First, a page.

So, Ukrainian soldiers at the front have improvised: They prop up the dummies of straw and extra uniforms that appear to hold the missiles, as a ruse, an army spokesman said.
Soldiers at Lieutenant Molchanets’s position said the fake missiles are conjured from logs and empty ammunition boxes, roughly mimicking the silhouette of a Javelin.
The American military aid suspension hurt Ukraine in another way as well, Ukrainian officials said: It signaled their weakness, just as they were trying to project strength in negotiations with the Russians and needed solid backing from Washington.
Since taking office in May, Ukraine’s new president, Volodymyr Zelensky, has wanted the United States to take a more active role in pressuring Russia to withdraw its forces from eastern Ukraine — which the Kremlin does not even acknowledge are there — and accept a peace deal to end the conflict.
Mr. Trump has also showed a clear desire for a peace deal on Ukraine, part of his longstanding effort to remove an issue that has driven a wedge between Russia and the West, and has made his cozy relations with Russian President Vladimir V. Putin harder to defend.
Soon after the July 25 phone call in which he urged Mr. Zelensky to investigate his political rivals — the call at the heart of the impeachment inquiry — Mr. Trump seemed confident that he would get a peace deal on Ukraine after all.
“I think he’s going to make a deal with President Putin, and he will be invited to the White House,” Mr. Trump said of the Ukrainian president.
But Mr. Trump has not pressed Russia and sided with Ukraine in the negotiations in the way Mr. Zelensky has urged. To the contrary, at a news conference in New York last month, Mr. Trump backed away from Mr. Zelensky and his troubles in the war, telling the Ukrainian leader, “I really hope you and President Putin get together and can solve your problem.”
By distancing himself from Mr. Zelensky in negotiations, Mr. Trump has made it harder for the Ukrainian government to defend the concessions it is making to end the war.
To revive settlement talks, Mr. Zelensky has already ordered his troops to pull back at some locations on the front line, a move that earned derision from his domestic critics, who called it a capitulation to Russia. Tens of thousands of people in Kiev, the capital, protested the decision this month in Independence Square, the site of the demonstrations that toppled Ukraine’s pro-Kremlin president five years ago.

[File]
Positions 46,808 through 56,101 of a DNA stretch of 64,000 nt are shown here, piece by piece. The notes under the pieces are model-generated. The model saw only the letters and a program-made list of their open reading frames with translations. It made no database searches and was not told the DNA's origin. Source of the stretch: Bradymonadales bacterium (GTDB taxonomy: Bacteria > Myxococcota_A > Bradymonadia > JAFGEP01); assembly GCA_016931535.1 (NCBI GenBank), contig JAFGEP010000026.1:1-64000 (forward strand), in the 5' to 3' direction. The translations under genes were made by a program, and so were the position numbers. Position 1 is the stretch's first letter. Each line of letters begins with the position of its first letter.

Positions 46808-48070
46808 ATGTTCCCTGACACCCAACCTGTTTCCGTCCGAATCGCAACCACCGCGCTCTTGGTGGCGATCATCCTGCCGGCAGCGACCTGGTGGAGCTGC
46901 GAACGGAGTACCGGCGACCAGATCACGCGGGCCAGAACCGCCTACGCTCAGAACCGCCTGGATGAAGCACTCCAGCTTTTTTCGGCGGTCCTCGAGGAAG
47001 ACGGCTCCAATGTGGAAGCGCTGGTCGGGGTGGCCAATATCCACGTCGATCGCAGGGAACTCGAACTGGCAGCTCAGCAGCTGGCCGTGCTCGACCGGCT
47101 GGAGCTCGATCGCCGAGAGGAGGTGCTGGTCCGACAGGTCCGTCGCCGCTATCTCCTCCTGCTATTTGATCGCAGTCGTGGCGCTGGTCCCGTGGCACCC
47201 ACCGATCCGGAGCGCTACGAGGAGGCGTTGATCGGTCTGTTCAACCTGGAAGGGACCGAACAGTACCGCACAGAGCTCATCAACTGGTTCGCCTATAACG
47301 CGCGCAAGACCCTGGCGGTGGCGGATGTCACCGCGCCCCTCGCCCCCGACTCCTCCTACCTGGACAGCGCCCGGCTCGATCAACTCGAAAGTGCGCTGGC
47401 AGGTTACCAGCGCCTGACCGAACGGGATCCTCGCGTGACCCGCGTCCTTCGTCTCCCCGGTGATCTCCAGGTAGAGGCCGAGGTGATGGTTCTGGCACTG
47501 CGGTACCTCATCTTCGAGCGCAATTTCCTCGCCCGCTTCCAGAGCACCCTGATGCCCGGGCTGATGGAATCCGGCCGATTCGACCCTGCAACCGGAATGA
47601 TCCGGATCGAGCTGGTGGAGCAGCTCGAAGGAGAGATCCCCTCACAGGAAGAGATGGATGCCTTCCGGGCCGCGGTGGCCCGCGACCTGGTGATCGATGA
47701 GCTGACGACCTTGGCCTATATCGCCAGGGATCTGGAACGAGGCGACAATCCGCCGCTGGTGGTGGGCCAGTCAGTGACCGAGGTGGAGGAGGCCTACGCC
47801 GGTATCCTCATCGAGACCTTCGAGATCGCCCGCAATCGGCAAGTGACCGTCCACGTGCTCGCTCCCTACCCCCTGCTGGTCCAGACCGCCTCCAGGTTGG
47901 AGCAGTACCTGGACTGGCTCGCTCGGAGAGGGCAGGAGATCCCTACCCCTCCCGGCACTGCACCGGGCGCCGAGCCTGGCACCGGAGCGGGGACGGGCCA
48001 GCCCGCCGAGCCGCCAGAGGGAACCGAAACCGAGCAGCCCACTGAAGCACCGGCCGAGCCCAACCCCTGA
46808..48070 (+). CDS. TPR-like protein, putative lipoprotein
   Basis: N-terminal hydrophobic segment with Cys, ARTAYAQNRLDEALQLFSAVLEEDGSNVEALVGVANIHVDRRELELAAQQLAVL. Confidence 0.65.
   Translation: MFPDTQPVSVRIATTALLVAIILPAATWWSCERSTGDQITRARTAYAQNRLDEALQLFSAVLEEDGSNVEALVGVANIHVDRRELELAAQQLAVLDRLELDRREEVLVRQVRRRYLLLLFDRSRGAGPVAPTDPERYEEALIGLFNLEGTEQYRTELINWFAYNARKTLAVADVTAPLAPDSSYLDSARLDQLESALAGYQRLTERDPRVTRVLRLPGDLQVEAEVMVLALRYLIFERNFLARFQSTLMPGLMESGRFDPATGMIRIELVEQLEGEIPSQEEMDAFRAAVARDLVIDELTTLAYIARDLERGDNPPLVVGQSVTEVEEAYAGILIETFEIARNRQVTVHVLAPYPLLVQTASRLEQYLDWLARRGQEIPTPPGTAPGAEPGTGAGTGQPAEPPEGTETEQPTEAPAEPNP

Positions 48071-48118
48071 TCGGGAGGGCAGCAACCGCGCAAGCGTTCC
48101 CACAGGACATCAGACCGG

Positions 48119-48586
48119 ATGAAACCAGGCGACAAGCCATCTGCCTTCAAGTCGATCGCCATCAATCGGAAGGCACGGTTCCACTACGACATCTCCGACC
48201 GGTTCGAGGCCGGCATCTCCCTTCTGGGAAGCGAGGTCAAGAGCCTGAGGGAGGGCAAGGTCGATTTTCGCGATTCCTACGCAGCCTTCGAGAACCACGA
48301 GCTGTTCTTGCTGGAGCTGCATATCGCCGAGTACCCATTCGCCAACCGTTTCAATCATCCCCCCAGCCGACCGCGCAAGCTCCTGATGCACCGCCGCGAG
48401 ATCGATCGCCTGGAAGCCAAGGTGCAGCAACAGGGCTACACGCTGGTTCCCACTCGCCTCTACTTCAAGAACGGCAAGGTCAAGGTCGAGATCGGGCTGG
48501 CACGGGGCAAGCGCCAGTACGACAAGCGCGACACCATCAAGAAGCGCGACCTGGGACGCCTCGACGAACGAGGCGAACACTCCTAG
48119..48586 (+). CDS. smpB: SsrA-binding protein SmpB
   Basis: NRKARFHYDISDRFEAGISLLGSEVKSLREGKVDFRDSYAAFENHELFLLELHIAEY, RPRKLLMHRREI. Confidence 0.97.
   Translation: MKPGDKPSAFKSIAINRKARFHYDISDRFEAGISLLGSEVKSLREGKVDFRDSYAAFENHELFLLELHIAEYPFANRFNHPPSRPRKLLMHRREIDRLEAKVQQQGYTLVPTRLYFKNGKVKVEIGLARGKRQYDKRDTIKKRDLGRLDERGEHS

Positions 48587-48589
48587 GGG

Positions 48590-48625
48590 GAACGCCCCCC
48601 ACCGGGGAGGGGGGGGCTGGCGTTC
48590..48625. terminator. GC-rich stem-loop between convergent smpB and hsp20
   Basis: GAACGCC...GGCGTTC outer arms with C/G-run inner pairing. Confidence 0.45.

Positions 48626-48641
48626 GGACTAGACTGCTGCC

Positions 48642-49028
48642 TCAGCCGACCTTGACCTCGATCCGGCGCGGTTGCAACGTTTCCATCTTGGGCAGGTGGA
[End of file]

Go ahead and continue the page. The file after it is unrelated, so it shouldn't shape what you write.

Here in eastern Ukraine, the war is far from over. On a crystalline fall day, the contact line, as the front is known, opened onto a meadow of dry grass, stretching a few hundred yards to the opposing positions in a tree line, the oaks and maples in the brilliant autumn colors of orange and yellow.
Lieutenant Molchanets, who is 23, commands a platoon. On the second day of his command, the position came under heavy machine-gun fire. When it was over, he said, “there was a light euphoria. I had no sense of danger. Only later I realized we made mistakes, and we were just lucky.”
The luck soon ran out. A week later, on Sept. 17, two of his soldiers stepped on one of the area’s ubiquitous mines and were gravely wounded.
Kept under the pillow of his bunk was a Ukrainian flag inscribed by friends in Kiev, where he also left a girlfriend behind. “We believe in you,” one note on the flag said.
In the pale fall sunshine last week, soldiers chopped wood for their heating stoves and grilled a shish kebab over a campfire, unconcerned by the explosions in the distance.
“It’s not us” getting hit today, Lt. Ivan Dyachyk said. “It’s our neighbors,” a unit a few miles away.
Mr. Zelensky wants to move the Ukrainian front line back — from a few hundred yards away from the separatists to about 1,000 yards in several locations, including around the town of Zolote, the site of Lieutenant Molchanets’s position.
Separatist forces are also supposed to pull back in these areas, to put both sides out of sniper range and reduce skirmishing, paving the way for settlement talks.
The problem in the town Zolote — and what has set off protests here and in Kiev — is that pulling back will leave some neighborhoods in front of the army’s new trenches, exposing them to the enemy side.
“All of this is scary for me,” worried Larisa Prizova, a clerk in the mayor’s office of Zolote. Her home near the front line now seems likely to wind up inside the buffer area: a shooting gallery between the two armies.
“Maybe Mr. Trump, because of the election in the United States, wants a success in Ukraine” by pushing Mr. Zelensky into a settlement deal that Russia will accept, said Ms. Herashchenko, the former chief negotiator. “But peace and the illusion of peace are not the same things.”
Maria Varenikova contributed reporting from Zolote, Ukraine.